Communication Advice

Introduction

This starts the moment you walk into the room. Be bright and confident and smile. The angry patient will find it difficult to stay angry. It also instantly makes people warm to you and helps to build rapport for when you need to deliver the bad news. Ensure the seating arrangements are appropriate i.e. no obstacles between you and the patient and the seats are not too close together. Introduce yourself with your full name and job role and inform the patient of the name of the consultant who is coordinating their care. Shake hands if you feel comfortable doing so. Always ask if there is anyone they would like to bring in with them for the consultation and how they will be getting home. It shows empathy when breaking bad news and that you given a thought and attention to post-procedural care when asked to explain and/or perform procedures, for example the Dix-Hallpike and Epley maneuver. We found it useful to introduce an invisible nursing colleague at the start of the interview, especially with the head and neck malignancy scenarios. 

Gathering information

Never assume anything! Start your consultation by finiding out exactly what has happened prior to you meeting the patient. Explain that as you have not met before, you would like a recap of their presenting symptoms, any investigations they have undergone and the results, any treatment they may have had and finally their understanding of all that has happened so far. At this point you should elicit their ideas, concerns and expectations which will give you an idea of whether or not any bad news you are about to break will come a shock. 

Discussion and reflection

The communication scenarios quite commonly involve breaking bad news in one form or another. These range from mistakes or delays in patient care through to life-changing and/or terminal diagnoses. These can be tricky to deal with if you do not have a structure in place. The “SPIKES” framework (Baile et al. 2000) for delivering bad news is an extremely useful tool. With minor tweaks it can be applied to the majority of communication scenarios. The SPIKES framework is broken down below:

  • S – Setting
  • P – Perception
  • I – Invitation
  • K – Knowledge
  • E – Empathy
  • S – Strategy, safety and summary

Once you have used the framework a few times, try coming up with a few scenarios of your own and see if you can apply it them. The more practice you do, the more you will find structuring your consultations becomes second nature and then you can work on the other things that will set you apart.

You may also be asked to explain or consent a patient for a common procedure or surgery. Ensure you have read and are up to date with the latest guidelines and medicolegal dilemmas surrounding consent. You should be familiar with the landmark cases; Gillick v West Norfolk & Wisbeck Area Health Authority [1985] and Montgomery Vs Lanarkshire Health Board [2015]. The RCS England published its most recent guidelines in 2016. ​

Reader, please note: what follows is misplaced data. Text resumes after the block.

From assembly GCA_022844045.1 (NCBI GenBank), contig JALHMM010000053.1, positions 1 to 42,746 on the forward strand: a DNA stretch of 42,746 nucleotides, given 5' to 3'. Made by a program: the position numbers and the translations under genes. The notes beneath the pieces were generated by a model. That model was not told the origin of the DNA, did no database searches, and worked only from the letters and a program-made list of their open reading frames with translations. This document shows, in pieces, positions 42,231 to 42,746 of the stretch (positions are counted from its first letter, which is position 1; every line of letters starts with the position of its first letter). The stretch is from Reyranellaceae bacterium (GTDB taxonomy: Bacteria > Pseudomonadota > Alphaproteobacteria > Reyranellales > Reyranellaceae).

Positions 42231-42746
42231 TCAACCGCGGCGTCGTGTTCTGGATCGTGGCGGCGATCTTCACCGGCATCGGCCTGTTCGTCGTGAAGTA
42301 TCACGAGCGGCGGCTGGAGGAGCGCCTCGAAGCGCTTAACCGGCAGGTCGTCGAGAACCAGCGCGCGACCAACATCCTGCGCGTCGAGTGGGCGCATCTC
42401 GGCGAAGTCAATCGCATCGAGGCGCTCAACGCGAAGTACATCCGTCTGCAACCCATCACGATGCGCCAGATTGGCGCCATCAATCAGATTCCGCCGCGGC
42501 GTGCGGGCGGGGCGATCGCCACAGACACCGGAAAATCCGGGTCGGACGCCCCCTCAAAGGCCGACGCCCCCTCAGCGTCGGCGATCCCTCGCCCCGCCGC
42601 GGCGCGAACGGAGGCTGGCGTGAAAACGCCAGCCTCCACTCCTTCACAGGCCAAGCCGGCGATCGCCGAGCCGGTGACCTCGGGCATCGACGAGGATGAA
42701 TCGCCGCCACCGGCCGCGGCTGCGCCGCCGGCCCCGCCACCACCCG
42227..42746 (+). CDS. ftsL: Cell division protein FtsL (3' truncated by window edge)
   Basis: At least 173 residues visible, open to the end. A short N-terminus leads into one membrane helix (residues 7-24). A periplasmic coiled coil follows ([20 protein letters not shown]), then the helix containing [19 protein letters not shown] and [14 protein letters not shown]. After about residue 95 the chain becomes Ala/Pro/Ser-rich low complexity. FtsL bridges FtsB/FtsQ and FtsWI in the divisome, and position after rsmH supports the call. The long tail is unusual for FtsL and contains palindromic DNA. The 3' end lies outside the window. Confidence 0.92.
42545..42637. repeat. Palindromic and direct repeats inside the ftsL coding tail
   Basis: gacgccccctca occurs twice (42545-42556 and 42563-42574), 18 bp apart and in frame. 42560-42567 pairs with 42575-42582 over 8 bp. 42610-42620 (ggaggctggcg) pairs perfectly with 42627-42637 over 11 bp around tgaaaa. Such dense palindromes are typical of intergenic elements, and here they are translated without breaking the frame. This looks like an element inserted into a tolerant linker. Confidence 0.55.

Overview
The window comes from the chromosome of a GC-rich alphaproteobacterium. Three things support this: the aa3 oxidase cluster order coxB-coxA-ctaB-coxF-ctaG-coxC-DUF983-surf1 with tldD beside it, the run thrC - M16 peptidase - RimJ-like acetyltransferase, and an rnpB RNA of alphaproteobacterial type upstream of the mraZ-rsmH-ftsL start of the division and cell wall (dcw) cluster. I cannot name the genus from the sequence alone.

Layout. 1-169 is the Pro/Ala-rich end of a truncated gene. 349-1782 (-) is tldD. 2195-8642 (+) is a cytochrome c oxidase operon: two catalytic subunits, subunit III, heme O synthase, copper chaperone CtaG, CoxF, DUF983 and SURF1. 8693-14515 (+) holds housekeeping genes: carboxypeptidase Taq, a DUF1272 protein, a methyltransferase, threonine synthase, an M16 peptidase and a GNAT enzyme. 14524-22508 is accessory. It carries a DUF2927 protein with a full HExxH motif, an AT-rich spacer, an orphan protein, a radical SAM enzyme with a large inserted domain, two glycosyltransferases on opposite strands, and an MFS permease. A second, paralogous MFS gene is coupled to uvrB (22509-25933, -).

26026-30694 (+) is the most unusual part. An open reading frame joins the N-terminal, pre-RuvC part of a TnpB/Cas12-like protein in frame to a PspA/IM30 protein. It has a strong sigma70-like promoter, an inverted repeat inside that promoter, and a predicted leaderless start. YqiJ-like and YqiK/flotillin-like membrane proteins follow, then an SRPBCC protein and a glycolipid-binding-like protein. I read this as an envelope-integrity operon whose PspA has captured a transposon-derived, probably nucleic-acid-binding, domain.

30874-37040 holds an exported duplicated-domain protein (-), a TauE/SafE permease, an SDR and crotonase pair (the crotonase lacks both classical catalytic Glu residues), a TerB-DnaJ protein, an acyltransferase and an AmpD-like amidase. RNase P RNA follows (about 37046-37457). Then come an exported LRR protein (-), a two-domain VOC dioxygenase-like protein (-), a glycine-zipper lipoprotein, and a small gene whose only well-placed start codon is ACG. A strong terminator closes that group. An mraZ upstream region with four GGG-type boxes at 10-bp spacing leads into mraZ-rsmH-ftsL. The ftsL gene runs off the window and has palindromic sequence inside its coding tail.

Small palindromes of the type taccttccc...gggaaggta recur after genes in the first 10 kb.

If a mistake has been made, you have a Duty of Candour to the patient. You must own up, apologise, and inform them. Answer any questions they may have and offer them support (e.g. follow-up appointments or written literature). Ensure the appropriate medical and administrative teams are notified and involved in providing support for the patient. 

Non-verbal communication

Good body language is essential for a successful station. Everybody has things they do or say when they are nervous and you will be no different. Our top tip is to video record yourself going through a consultation with a friend or trusted colleague. At first you will be amazed how often you may say “erm” or “err” and may even pick up something new, like touching your face or hair quite often. 

Positive and Negative Factors in Communication

Positive – ​Non Verbal

  • Eye contact with patient
  • Good posture, sit facing towards patient
  • Non verbal acknowledgement e.g. nodding in agreement
  • Look interested

PositiveVerbal

  • Empathy
  • Silence
  • Active listening including summarising
  • Sign posting e.g. providing warning shot
  • Checks patient understanding
  • Use open and closed questions

Generic Tips

  • Always remain calm and professional
  • When breaking bad news do not be afraid to use silence
  • “Chunk and check” –  give small bites of information and then check the patient’s understanding.
  • Active listening – paraphrasing the patient’s words to show you understand what they are saying
  • Summarise consultation at the end

Top Tips for Top Marks!

  • As with any OSCE station start any scenario with WIPER 
    • Wash hands
    • Introduce
    • Permission
    • Expose Patient Appropriately – Not required in this station
    • Reposition Patient
  • State you have come with nurse
  • Warn about red-flag symptoms and whom to contact e.g. A&E if worsening stridor, uncontrollable epistaxis
  • Offer your name again at the end
  • Your contact details
  • Involve MDT
  • Escalate and involve defense union where appropriate
  • Information leaflet
  • Follow-up appointment at an appropriate time interval

References

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